There was a clock that looked like it was solid gold…it wasn’t heavy enough to be, but it probably had enough in it to purchase half the block. A candlestick set was next, but it was too wide to hide anywhere. Next was a little jewelry or snuff box that didn’t have anything in it, but was probably silver.
So many things I could’ve taken. But there was one thing on the mantel that was strange. It was the only thing that was old, but didn’t look like it was worth anything.
It was one of those Russian dolls, the ones that pop open and have more inside. I wish I could remember the real name, but there was nothing spectacular about it. Just a painted doll, with a man wearing a fur hat on the outside. It reminded me of a nutcracker, only in painted form.
I couldn’t decide what to take, but while I thought about it I glanced around the rest of the room. It was then that the paintings caught my eye.
The guy who lived here was definitely older, probably in his early sixties, graying hair and beard. The guy in the paintings looked awfully similar to him, but with much younger features. One was a portrait, with what looked like a Napoleon outfit. One showed him in something from the Revolutionary war.
And yet another one, of a much younger man, standing on the Globe theater stage. I recognized it from an old class project I did about Shakespeare.
The paint on that one was flaking pretty badly. It made me think it was either a poor job, or it was old. Genuinely old.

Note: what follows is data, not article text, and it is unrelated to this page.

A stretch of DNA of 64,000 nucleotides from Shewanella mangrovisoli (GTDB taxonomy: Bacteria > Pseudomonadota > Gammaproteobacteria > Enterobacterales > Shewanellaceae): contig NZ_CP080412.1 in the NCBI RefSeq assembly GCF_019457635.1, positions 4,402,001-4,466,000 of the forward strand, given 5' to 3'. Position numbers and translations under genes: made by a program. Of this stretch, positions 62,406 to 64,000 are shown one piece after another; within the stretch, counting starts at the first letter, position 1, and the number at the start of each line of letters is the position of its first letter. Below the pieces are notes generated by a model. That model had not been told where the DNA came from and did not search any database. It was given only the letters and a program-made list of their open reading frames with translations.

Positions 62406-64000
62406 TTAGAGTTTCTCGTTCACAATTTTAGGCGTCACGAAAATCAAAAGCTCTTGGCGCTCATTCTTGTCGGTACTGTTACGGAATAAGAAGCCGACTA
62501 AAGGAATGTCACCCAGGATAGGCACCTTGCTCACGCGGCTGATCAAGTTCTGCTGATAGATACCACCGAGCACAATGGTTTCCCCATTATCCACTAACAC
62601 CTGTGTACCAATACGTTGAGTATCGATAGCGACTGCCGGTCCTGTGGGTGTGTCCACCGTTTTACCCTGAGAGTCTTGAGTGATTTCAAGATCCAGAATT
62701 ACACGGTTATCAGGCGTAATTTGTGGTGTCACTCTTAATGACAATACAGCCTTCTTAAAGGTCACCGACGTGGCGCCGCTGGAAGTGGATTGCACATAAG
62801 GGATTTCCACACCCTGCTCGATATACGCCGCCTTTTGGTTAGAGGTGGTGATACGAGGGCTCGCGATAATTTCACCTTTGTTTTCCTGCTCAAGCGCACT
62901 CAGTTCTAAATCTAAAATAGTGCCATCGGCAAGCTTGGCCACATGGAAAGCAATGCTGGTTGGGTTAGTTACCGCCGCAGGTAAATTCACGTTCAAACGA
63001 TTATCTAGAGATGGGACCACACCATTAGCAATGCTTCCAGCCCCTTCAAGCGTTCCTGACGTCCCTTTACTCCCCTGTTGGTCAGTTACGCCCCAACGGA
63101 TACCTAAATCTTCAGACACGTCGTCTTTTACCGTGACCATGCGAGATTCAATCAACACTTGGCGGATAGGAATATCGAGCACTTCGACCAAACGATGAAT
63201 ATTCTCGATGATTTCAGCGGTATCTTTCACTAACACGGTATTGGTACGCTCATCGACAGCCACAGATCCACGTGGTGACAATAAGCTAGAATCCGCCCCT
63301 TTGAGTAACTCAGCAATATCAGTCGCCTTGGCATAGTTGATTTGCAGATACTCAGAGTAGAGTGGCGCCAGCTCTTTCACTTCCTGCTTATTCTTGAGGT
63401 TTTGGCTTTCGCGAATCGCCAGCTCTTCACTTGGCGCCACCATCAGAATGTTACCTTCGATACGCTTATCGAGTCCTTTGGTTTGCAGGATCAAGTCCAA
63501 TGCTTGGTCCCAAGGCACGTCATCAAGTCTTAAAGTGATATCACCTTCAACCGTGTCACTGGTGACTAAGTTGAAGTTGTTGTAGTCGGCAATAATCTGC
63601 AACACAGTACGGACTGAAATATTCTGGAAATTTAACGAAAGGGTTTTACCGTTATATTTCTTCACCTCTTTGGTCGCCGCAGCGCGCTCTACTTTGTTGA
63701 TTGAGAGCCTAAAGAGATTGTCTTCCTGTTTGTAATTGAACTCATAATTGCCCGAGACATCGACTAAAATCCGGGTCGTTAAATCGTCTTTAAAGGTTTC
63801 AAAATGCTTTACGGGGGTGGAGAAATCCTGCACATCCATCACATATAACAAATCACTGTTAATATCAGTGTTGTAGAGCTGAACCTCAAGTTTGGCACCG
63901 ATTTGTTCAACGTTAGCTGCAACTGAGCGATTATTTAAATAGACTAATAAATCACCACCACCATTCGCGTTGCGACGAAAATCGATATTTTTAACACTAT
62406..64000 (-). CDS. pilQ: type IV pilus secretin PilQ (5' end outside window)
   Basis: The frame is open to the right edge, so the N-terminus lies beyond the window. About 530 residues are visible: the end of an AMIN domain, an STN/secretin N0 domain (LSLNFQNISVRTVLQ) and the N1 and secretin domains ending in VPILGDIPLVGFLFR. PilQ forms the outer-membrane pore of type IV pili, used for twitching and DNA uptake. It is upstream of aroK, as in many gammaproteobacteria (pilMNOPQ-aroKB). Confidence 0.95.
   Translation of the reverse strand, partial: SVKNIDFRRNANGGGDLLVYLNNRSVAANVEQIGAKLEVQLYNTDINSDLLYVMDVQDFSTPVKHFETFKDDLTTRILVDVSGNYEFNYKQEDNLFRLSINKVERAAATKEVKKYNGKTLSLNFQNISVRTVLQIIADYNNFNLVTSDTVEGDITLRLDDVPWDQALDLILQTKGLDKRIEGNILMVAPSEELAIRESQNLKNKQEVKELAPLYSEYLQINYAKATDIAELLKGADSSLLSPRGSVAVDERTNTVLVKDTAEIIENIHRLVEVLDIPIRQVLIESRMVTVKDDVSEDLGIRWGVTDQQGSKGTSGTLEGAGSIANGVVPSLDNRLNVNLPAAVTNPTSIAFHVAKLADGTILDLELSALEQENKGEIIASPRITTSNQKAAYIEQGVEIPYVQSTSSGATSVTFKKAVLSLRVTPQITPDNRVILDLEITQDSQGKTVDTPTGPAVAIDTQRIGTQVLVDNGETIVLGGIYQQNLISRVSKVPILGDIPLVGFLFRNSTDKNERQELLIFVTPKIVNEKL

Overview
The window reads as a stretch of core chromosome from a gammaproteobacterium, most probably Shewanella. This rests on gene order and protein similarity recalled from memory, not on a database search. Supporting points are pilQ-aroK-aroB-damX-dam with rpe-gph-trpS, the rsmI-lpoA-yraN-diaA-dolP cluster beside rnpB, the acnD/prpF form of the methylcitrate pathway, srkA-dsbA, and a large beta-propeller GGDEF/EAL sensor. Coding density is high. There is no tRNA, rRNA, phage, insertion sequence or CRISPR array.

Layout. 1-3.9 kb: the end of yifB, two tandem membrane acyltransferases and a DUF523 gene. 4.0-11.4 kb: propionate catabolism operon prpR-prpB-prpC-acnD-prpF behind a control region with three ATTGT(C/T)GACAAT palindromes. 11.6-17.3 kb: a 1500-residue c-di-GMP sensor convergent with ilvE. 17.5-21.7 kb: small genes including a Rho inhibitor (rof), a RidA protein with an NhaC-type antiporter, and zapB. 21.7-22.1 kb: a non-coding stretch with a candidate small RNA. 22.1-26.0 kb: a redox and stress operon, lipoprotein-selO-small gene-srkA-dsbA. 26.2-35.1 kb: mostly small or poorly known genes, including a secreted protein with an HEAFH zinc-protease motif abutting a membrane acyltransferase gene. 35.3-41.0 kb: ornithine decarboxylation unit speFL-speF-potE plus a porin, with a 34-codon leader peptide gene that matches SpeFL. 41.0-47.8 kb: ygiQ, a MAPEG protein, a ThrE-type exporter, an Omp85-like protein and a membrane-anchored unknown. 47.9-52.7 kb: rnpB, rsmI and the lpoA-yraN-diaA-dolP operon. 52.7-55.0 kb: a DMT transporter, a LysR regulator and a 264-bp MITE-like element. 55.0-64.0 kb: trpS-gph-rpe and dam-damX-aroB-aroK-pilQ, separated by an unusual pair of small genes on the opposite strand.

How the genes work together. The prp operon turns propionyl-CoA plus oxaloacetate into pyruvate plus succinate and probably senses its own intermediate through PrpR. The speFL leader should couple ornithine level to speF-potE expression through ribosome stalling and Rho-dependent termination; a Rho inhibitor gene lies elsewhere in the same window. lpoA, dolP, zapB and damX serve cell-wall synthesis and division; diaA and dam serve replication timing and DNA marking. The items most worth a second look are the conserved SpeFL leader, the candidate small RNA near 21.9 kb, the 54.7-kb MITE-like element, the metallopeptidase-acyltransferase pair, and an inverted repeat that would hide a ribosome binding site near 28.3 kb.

But it was the same guy in all the pictures. Unless it was some weird vanity project, either there was a lot of very similar relatives, or something really strange was going on.
I turned around to go back to the mantel. In front of me was another face. An older man, probably in his early sixties. I thought for a minute that he looked really happy. But then something hit me in the face. It smelled strange, but I didn’t know much after that.
When I woke back up, the living room lights were on, and I was tied to a chair that hadn’t been in the room before. And the man was sitting on the couch, hands folded, dressed in a smoking jacket. And the first thing out of his mouth was that question.
I was petrified. Trespassing and trying to steal something, sure, I could’ve gotten shot and killed if he was armed. He could have had me arrested. But the way he was acting told me he hadn’t called the cops. There was something deeply wrong with this guy.
I gulped. “It’s…it’s very…old, I guess.”
“Yes, it is.” He looked at the paintings, and then the mantel. “You know, I’ve found over time that the easiest way to judge someone is not by their outside, but what they hide away. Like the little doll over there.”
He didn’t move from the couch, but I had the strangest feeling that he had moved closer to me. He stared right into my eyes. “I can tell your house is fairly good-looking on the outside, but inside…you’re struggling. Needing more money, more hope, more…meaning. And even more than that. In your house is you. Peel that away, and there’s resentment, fear, anger…and revenge.”